Another event of note is the East African Music Campus to be held in Jinja April 26-May 5, 2014. Aspiring practical music teachers from East Africa will undergo an intensive training with a view to deliver professional music training in their respective countries. The East African Music Campus is part of the wider efforts of Berlin-based Global Music Academy and its partners in Eastern and Southern Africa to train music teachers and to develop a music curriculum based on Africa music traditions. More info is available at www.doadoa.org. Meanwhile, the programme for DOADOA 2014 is shaping up. The 3rd edition kicks off in Kampala with an opening event on Tuesday May 5 at the National Theatre. Delegates will then move on to Jinja for an exciting three-day programme packed with conferences, panel discussions, workshops and musical showcases. The gist of the East African Performing Arts Market is to enhance artiste skills, help them network and advance their careers. Advance registration is required for one to be a delegate.
Text: MOSES SERUGO (firstname.lastname@example.org, email@example.com)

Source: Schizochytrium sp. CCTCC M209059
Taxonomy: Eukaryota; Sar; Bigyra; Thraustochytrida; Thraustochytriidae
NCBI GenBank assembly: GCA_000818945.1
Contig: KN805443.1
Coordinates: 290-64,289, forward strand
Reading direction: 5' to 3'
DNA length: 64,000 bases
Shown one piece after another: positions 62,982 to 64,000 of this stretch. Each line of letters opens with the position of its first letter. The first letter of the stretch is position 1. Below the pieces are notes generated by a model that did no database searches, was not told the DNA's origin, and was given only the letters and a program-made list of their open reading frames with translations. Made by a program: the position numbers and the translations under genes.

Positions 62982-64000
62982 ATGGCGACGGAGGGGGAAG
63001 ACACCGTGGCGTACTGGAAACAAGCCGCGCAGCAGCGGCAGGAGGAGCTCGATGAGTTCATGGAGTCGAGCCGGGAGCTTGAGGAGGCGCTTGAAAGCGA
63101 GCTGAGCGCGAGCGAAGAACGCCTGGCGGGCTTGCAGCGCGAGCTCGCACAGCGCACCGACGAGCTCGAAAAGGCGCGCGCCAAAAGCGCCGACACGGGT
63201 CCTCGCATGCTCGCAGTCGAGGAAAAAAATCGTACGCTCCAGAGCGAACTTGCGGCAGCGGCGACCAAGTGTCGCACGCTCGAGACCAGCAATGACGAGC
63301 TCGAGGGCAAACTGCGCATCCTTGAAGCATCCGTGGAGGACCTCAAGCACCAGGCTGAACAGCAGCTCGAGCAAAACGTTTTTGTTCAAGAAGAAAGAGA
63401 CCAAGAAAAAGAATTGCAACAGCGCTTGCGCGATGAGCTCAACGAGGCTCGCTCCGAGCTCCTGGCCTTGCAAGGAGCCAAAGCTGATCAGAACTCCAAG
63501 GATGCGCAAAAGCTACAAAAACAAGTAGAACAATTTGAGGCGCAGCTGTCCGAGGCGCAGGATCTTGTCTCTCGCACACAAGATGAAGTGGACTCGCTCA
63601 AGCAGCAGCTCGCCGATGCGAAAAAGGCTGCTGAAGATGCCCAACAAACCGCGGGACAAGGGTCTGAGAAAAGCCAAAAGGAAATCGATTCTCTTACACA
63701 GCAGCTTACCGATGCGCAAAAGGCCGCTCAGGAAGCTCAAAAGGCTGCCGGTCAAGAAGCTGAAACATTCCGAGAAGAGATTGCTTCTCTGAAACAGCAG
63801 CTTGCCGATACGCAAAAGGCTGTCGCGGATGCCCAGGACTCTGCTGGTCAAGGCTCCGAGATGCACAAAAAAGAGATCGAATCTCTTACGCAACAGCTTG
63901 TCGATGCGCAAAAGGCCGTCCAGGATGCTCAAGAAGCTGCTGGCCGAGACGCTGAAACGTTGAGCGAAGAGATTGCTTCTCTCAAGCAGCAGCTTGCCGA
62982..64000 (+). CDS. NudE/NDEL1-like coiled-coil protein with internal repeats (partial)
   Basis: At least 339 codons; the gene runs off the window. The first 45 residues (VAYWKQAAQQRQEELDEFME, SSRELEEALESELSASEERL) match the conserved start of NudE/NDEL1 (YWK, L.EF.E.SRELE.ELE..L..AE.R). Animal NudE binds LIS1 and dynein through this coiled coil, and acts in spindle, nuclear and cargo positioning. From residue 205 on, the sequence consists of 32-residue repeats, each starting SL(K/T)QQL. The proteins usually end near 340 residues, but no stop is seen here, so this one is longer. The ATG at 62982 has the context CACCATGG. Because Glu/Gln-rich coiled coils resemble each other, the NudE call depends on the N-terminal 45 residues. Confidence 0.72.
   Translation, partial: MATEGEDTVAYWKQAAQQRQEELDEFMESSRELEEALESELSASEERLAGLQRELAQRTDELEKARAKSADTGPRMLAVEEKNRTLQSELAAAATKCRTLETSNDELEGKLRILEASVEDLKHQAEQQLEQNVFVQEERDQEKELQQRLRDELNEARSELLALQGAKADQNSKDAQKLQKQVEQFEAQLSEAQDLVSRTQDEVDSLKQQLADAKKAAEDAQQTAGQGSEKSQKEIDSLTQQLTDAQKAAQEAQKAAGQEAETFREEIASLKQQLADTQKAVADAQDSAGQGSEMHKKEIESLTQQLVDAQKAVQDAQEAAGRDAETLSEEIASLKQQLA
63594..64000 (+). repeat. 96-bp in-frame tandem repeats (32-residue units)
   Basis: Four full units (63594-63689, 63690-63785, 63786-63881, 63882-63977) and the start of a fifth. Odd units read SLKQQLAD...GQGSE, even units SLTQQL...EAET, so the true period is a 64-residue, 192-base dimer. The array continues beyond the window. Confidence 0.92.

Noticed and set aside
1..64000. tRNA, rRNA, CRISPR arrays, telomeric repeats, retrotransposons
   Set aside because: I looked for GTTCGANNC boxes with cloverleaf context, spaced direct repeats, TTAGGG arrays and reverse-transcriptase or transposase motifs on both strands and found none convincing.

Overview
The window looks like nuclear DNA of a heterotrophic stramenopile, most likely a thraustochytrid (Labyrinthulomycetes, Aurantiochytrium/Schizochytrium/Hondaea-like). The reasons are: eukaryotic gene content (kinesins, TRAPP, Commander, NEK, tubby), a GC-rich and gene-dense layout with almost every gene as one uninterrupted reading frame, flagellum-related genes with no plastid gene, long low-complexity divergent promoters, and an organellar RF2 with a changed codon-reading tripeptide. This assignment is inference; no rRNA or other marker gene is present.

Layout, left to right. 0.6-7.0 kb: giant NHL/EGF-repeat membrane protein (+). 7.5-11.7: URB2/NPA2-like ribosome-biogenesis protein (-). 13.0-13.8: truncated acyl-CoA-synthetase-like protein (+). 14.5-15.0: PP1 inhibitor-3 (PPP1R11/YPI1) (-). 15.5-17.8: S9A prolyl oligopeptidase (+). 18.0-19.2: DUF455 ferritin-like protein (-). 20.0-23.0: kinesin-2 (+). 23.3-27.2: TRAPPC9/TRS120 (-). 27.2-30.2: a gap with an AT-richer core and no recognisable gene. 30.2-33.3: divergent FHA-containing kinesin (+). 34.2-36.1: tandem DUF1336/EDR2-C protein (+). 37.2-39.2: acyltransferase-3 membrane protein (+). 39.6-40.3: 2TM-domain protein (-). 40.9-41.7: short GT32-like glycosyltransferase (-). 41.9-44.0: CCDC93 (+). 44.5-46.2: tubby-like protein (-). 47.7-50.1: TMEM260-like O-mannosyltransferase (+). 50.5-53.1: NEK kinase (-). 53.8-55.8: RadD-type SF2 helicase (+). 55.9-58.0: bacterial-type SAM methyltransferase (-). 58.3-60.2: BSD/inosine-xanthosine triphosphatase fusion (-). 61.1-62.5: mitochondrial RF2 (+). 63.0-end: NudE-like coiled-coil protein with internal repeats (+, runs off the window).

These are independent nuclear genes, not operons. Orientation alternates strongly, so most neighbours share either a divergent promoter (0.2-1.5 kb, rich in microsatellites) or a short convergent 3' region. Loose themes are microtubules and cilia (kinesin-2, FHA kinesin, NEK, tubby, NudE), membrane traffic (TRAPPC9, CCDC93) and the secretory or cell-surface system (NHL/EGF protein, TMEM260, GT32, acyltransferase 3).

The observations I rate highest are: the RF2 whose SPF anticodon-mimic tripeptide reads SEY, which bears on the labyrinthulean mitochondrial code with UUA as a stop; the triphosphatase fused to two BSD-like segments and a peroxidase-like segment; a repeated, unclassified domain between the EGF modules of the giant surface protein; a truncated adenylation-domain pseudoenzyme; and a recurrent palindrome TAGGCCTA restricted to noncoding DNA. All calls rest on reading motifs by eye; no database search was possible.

Culture vultures heading out to the idyllic Indian Ocean island of Zanzibar for the 2014 Sauti za Busara Festival this February should have finalised their travel and accommodation plans by now. East Africa’s premier world music showcase is a pilgrimage of sorts that books out the ferry service between Dar es Salaam and Zanzibar. This coupled with an absence of [hotel] rooms for those that do not plan very early. The wise thing is to reserve one’s place of abode up to six months in advance. Unless you want to take a chance on sleeping out in the sweltering sea level heat, an adventure on its own. Joel Sebunjo is the lone Ugandan on the festival bill this year in what is yet another indictment of the World Music scene in Uganda. One would have expected fine outfits of note like Janzi Band, Myko Ouma, Suzan Kerunen or even Lilian Mbabazi to have made the grade. Let’s hope the folks at Bayimba, a partner festival to Busara, have not been napping on the job in not aggressively pitching our export-quality World Music talent.